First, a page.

“I hope Stanford is a model and continues to grow as a model for having robust dialogue that gives people the benefit of multiple perspectives, and then in so doing, helps people to come together rather than to polarize,” Raikes said. “I think it is important for people to hear different points of view.”

Raikes said that this discourse is the “spirit” of Cardinal Conversations, the program Stanford launched last year that invites scholars with differing views to discuss a range of topics. The series has brought to campus controversial speakers like Charles Murray, who posits a relationship between IQ and race in his 1994 work “The Bell Curve.”

In early June, The Daily reported that Cardinal Conversations co-leader and Hoover Institution fellow Niall Ferguson encouraged Stanford College Republicans members over email to conduct “opposition research” on Michael Ocon ’20, a liberal ASSU Executive candidate who was involved in student efforts to reshape Cardinal Conversations. After the University became aware of the email chain, Ferguson resigned from his post as co-leader of the program.

Raikes said that he hopes the email exchange will not deter Stanford community members from valuing free expression.

“I think the University made it clear that those emails are not in keeping with the standards that the University upholds,” he said. “If you step back, I want everyone to continue to be focused on the need to promote free expression and inclusive community at Stanford. I hope that that unfortunate incident does not get in the way of that.”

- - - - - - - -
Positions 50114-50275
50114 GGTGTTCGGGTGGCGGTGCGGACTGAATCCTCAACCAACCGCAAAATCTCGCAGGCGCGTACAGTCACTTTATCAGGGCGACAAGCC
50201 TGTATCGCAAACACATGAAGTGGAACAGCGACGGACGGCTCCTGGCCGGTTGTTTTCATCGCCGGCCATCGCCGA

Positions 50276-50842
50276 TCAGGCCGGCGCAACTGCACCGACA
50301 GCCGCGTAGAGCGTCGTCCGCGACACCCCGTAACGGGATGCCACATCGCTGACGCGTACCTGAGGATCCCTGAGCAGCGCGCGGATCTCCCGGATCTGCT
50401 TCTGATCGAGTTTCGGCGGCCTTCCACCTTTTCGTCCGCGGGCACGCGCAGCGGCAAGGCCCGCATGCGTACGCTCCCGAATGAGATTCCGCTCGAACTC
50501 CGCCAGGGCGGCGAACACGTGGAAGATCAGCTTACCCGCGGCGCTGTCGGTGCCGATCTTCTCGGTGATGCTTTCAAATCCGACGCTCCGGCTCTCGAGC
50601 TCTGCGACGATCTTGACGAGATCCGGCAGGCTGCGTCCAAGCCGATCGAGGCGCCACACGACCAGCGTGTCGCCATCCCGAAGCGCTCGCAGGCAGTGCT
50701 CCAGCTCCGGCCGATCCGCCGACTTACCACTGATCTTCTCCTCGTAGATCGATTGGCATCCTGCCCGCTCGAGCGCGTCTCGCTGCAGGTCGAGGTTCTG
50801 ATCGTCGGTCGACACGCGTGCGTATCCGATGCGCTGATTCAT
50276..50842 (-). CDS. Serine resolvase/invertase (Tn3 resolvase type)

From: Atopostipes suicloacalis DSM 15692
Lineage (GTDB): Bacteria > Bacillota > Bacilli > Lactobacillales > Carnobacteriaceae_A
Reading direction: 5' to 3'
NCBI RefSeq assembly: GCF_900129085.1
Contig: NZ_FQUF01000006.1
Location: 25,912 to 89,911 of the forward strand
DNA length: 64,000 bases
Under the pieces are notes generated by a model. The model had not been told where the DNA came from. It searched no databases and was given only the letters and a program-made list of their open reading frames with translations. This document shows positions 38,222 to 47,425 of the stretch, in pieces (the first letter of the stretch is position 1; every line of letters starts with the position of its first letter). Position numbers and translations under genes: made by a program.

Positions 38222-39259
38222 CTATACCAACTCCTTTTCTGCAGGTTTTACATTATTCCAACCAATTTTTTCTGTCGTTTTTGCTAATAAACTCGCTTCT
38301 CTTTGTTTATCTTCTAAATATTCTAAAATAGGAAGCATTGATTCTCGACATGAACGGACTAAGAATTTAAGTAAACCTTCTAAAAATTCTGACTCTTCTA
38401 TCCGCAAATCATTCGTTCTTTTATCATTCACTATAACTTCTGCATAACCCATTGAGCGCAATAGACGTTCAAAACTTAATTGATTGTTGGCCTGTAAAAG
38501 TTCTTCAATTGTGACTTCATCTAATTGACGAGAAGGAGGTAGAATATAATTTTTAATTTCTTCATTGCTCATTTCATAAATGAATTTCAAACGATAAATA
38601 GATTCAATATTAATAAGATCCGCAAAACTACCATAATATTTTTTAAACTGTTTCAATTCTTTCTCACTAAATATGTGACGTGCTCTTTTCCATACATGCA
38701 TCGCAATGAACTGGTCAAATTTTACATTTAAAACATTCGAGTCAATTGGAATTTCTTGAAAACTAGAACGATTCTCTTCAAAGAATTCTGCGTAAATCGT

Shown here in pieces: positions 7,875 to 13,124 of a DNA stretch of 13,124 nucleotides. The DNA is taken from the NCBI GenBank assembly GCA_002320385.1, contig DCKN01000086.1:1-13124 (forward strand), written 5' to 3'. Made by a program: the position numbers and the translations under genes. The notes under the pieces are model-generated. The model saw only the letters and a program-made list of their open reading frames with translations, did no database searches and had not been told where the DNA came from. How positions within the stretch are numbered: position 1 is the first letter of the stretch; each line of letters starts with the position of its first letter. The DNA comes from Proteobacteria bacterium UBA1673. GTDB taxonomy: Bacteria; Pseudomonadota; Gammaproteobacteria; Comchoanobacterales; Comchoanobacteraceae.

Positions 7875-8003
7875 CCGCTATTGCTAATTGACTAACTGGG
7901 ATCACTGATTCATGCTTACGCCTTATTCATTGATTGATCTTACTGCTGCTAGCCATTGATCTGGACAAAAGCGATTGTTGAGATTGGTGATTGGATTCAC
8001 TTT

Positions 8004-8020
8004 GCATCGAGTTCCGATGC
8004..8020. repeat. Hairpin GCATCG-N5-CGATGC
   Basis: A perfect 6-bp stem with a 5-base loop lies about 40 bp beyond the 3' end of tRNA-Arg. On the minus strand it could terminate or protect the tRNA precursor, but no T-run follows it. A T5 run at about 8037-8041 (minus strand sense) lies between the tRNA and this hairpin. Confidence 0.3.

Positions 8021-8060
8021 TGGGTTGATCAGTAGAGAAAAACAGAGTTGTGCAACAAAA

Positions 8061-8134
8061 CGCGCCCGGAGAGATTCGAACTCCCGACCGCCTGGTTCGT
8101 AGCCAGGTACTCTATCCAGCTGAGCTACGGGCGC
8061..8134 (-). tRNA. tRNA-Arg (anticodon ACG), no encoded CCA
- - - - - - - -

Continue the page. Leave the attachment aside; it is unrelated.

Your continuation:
The Board also heard a presentation on Stanford Medicine’s Integrated Strategic Plan. Stanford Medical School Dean Lloyd Minor, Stanford Health Care CEO David Entwistle and Lucile Packard Children’s Hospital Interim CEO Dennis Lund have worked together, Raikes said, to craft a “road map” for Stanford Medicine’s next decade.

According to Raikes, the strategic plan, which is aligned with the University’s overarching long-range planning process, emphasizes quality patient care and the use of data and digital technologies.

Reflecting on the integrated strategic plan, Raikes said Stanford Medicine’s unique partnership with the two hospitals allows research findings to be more readily applied in clinical contexts.

“This is the first time that the medical school and the two hospitals have teamed up to have a strategic integrated plan,” he said. “You’ve got this combination of Stanford’s ecosystem, with interdisciplinary, team-based science and education to accelerate discovery and the application of discovery. We think that it’s very important that we have this kind of integration.”

Tessier-Lavigne has previously cited the quickened application of research findings to better the world as an overarching priority of the University’s long-range planning process.

The Board approved the construction of a Center for Academic Medicine, a West Campus project set for completion in the summer of 2020.

Raikes also praised two outgoing Trustees, John Gunn ’65 M.B.A. ’72 and Chris Hazy, both of whom served on the board for 10 years.

Contact Courtney Douglas at ccdouglas ‘at’

Courtney Douglas worked for The Daily from 2016 to 2020, and served as editor-in-chief of Volume 254.